Michael Lloyd custody death prompts police changes

Torquay Police Station Michael Lloyd was found dead in his cell when officers went to wake him

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A custody death has resulted in changes to the way a police force looks after detainees.

Michael Lloyd, 66, was found dead in a Torquay police station cell in August 2012. A post-mortem examination found he died from natural causes.

Recommendations by the Independent Police Complaints Commission (IPCC) have now been put in place by Devon and Cornwall Police.

These include not using spy holes to check on the welfare of a detainee.

The watchdog said Mr Lloyd, of Victoria Street, Paignton, was arrested by Devon and Cornwall Police on 4 August after failing to appear at Hendon Magistrates' Court in north London.

'Seek to improve'


  • Detainees with angina or asthma should be allowed to keep their sprays/pumps if they present no risk of self harm
  • If refused, the reason should be recorded in the custody record
  • Shift handovers to be recorded on CCTV
  • Spy hole checks not to be used to check the welfare of a detainee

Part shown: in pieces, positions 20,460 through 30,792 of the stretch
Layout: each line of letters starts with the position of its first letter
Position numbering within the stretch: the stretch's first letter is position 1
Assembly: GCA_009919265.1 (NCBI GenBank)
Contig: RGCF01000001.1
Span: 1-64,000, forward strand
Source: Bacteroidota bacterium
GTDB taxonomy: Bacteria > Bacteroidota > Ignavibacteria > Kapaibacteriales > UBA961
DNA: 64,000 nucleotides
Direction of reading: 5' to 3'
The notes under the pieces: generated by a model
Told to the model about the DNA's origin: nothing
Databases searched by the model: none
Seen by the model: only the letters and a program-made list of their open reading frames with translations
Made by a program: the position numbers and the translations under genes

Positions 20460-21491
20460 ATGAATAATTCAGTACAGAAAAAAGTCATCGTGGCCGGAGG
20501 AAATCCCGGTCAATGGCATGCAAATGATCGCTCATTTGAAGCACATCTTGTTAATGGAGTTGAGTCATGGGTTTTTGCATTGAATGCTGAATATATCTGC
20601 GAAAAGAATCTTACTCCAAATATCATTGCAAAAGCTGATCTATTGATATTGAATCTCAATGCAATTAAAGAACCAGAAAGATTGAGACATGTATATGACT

• Custody sergeants starting a new shift must wake a sleeping detainee
  • If a blanket or other item obscures a detainees face they should be asked to remove it

When he was taken into custody at Torquay police station, Mr Lloyd disclosed a number of medical conditions, including a heart condition, diabetes and deep vein thrombosis, so he was taken to the local hospital for medication.

He was brought back to the police station in the early evening and found dead in his cell the following morning.

Post-mortem tests found that Mr Lloyd died from heart disease, and an inquest into his death returned a verdict of natural causes.

"The initial care that Mr Lloyd received while in custody was not at fault," IPCC associate commissioner Tom Milsom said.

"The IPCC's investigation did however find a number of areas that Devon and Cornwall Constabulary should seek to improve on in relation to the handover of care between teams and the quality of checks that detainees receive - especially if sleeping and taking medication."

Supt Toby Davies said the force was "keen to learn the lessons" from Mr Lloyd's death.

"Clearly this was a tragic incident and our thoughts are still very much with Michael Lloyd's family and friends over this difficult period," he said.

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